Hollywood loves a good franchise. The movie-going public does too. Horror, action, comedy, sci-fi, western, no genre is safe. And any film, no matter how seemingly stand-alone, conclusive, or inappropriate to sequel, could generate an expansive franchise. They are legion. We are surrounded. But a champion has risen from the rabble to defend us. Me. I have donned my sweats and taken up cinema’s gauntlet. Don’t try this at home. I am a professional.
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The Franchise: Planet of the Apes — chronicling the epic and turbulent history of a civilization of evolutionary advanced apes – particularly the bloodline of two chimps, Zira and Cornelius – and their relationships with humankind. The franchise spawned from Pierre Boulle’s 1963 novel La Planète des singes, and spans five original-series films, a theatrical remake, two television series, and a new prequel-re-boot hitting theaters August 5.
Planet of the Apes
Beneath the Planet of the Apes
Escape From the Planet of the Apes
Conquest of the Planet of the Apes
The Installment: Battle For the Planet of the Apes (1973)
The Story: We pick up ten years after the events of the theatrical cut of Conquest — when Caesar decided to show mercy towards the humans like a total pussy. A huge war broke out between apes and humans and Central City got nuked. Now the surviving apes and sympathetic humans live together in an idyllic forest village. Well, it is not so idyllic. Humans are second class citizens, and there is still a lot of resentment for that whole slavery thing. Also, though apes supposedly never harm other apes, Caesar’s leadership is threatened by the rising power of a gorilla general named Aldo (Claude Akins), who ends up killing Caesar’s only son. When Caesar’s human assistant, MacDonald (Austin Stoker) – who is apparently the brother of the MacDonald from Conquest – informs Caesar that there may be audio and video records of his parents, Zira and Cornelius, preserved in the government vaults of the now destroyed Central City, Caesar decides he will risk the radiation to retrieve them. But when Caesar enters the city he comes into contact with Governor Kolp (Severn Darden) and his band of radiation poisoned humans. Kolp and his men follow Caesar back to the village and war breaks out once more… for the last time!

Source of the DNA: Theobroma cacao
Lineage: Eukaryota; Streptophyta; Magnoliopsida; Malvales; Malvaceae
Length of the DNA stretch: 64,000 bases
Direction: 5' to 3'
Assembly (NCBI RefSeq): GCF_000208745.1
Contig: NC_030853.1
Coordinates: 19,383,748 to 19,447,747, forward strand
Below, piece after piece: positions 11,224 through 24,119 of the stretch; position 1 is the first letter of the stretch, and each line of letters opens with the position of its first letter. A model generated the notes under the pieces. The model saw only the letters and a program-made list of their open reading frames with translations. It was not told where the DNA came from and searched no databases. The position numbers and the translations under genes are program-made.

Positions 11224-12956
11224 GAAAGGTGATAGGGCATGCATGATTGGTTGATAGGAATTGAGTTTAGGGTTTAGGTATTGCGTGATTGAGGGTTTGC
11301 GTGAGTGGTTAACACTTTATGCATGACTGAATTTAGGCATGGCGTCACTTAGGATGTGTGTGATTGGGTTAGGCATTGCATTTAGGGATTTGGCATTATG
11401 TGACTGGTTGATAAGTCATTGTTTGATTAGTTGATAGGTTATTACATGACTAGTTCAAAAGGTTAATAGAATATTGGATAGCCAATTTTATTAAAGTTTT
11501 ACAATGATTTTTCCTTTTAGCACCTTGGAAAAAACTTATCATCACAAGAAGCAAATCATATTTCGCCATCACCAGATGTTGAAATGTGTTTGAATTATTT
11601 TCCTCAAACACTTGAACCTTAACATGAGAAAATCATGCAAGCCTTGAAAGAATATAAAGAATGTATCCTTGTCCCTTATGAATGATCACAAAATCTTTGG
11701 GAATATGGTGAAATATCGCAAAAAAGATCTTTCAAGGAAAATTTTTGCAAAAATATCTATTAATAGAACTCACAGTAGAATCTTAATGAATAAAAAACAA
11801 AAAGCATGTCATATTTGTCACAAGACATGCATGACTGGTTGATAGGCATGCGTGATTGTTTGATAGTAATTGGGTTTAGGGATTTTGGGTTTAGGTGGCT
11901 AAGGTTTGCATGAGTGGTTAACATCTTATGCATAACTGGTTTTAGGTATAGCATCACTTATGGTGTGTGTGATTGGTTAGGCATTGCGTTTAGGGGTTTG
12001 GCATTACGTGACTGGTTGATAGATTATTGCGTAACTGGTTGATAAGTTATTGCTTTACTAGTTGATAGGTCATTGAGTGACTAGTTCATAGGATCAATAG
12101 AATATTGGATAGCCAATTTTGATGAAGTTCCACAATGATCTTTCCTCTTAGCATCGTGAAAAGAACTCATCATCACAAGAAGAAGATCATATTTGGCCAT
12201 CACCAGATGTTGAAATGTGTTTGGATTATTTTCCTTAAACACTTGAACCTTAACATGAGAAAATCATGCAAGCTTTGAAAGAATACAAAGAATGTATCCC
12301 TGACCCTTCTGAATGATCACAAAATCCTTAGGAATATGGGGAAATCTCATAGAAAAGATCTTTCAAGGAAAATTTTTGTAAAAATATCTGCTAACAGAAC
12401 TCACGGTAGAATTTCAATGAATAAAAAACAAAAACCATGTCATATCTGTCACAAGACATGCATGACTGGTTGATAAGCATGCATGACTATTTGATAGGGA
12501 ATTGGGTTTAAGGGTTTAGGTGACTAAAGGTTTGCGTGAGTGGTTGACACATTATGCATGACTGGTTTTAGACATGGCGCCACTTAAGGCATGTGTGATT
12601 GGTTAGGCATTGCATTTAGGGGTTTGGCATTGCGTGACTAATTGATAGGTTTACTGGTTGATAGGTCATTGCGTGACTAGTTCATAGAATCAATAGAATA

Singer-songwriter-actor Paul Williams is a welcome addition as the orangutan Virgil, the ape village’s resident brain. Williams isn’t mind blowing or anything – Virgil is certainly no Dr. Zaius – but it has been a while since we’ve had an appealing new ape character that wasn’t played by Roddy McDowall. General Ursus in Beneath feels like ages ago at this point. It just feels good to get back into the ape civilization mode. The sphinx-like Mandemus (Lew Ayres), the orang who guards the apes’ weapons room, is also fun — forcing even Caesar to answer a series of analytical questions in order to gain access to the guns. Severn Darden reprises his role of Kolp from Conquest (despite that name he is a human). And Darden really hams it up, in a good way. Kolp, who had been a government scientist in the previous film, is now the leader of the surviving irradiated humans, and has grown bored and rather demented from living underground in the Central City ruins. I enjoyed pretty much every moment involving Kolp.